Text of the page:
“Jaaalebiiiiiiiii”! , she screamed at the top of her voice. Accustomed to my own inner silence it came like a bolt from the blue. There she was, in the middle of the street, her fists clenched tightly in mine, the other hand tugging at my shirt but with a twinkle in her eyes and excitement that came out of her lungs at full burst. I felt like I had gone back twenty years in time where a piece of jalebi meant joyous celebrations, where we didn’t have ads on television asking ‘kuchh meetha ho jaye’ and in the process, trying to change the whole definition of ‘meetha’.
“Kaku, chalein?”, she looked at me with the loveliest of expressions that only a heartless wretch could have ignored and well, let’s say, she tugged at my own weakness for sweets and we just ran across the street like two little kids. Although, in her defence it can be said that she is a little kid and at that moment her 25 year old kaku, who otherwise wouldn’t have wasted time in lecturing about excessive sweetness and lack of hygiene etc etc ,didn’t mind being a kid himself. First bite and a sound of “yummmmy” coming from across the table made me chuckle and I realized that I wasn’t the only one with that expression on my face. Most of the people around me were watching her with identical expressions that could only be construed as pleasure even if vicarious.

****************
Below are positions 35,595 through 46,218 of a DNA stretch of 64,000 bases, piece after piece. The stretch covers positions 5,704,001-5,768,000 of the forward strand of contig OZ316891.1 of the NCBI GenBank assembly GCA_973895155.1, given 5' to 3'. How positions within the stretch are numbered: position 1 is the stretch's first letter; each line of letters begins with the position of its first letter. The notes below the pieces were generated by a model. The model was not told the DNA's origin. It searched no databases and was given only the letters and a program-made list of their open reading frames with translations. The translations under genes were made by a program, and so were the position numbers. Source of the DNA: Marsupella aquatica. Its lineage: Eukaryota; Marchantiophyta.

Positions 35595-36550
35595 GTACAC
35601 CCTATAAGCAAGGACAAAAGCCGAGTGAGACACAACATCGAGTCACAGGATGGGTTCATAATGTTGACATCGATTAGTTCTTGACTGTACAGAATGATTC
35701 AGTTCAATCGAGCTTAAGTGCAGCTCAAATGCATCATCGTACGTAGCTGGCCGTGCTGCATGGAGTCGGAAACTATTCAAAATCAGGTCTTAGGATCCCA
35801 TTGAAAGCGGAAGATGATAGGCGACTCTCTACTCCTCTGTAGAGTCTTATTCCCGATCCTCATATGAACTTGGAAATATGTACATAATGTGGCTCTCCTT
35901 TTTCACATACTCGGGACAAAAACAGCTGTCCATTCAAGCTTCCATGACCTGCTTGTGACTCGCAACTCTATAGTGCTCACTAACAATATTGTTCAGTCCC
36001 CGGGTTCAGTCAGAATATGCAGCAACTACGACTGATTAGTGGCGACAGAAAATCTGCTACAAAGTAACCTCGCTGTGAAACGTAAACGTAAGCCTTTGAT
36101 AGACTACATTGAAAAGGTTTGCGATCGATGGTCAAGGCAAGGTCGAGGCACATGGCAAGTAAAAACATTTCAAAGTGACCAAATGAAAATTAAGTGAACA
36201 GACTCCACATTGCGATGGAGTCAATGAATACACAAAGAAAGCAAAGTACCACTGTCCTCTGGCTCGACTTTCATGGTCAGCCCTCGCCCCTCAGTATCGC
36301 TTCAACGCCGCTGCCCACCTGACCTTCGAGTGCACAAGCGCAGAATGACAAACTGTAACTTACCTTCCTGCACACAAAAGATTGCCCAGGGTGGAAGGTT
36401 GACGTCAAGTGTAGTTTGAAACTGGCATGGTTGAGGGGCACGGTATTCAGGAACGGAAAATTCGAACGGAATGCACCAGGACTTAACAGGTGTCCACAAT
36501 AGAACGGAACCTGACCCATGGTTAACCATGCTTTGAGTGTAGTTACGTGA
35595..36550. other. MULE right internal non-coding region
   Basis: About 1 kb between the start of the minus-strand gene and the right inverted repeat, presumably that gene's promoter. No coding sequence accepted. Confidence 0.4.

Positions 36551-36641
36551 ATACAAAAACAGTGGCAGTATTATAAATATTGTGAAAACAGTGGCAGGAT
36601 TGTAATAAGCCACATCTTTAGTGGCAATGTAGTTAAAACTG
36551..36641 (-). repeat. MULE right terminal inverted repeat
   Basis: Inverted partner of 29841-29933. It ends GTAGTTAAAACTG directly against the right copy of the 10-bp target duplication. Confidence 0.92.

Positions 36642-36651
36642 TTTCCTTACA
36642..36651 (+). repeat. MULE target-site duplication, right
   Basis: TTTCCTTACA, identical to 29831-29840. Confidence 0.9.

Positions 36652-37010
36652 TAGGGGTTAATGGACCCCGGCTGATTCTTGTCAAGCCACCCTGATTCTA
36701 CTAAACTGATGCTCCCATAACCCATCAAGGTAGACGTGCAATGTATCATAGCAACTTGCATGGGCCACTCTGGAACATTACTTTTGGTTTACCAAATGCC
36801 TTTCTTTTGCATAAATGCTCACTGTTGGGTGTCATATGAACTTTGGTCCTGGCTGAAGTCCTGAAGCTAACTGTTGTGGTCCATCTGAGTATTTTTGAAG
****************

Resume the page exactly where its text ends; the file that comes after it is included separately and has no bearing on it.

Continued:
“kaku, 2 aur. pleasssssse”(2 more please). Ever mindful of the female folk at the house that included our mothers who would surely accuse me of spoiling her, I wanted to say no but ended up saying “kisi ko batana mat!” (don’t tell this to anyone). Though I knew that wasn’t surely going to happen. She would go home and give everyone a description of where we went, what we did and most importantly, how many things she ate. Sounds funny but that’s how she is. Oozing with boundless energy and infecting everyone with happiness wherever she goes, she never fails to remind me how we should be.
That we have to work and work hard to chase goals, most of which, are more dear to us than our dear life itself, shouldn’t be an impediment in being happy with oneself and who we are. That it took a four year old to remind me of the pleasures of life isn’t quite surprising. It has been almost twenty days since I left college and I have had the opportunity of being with kids of my cousins. Although, I didn’t have much time in Mumbai but whatever little time I spent with them made me realize that each of them have an experience of a lifetime in them. Words have a habit of being exaggerated, especially when one happens to speak of things very close to one’s heart but happiness isn’t a utopia, something that I knew very well but just didn’t know where to look for it, all the while forgetting ever so comfortably, that it was all within me. After all, learning is a continuous process :)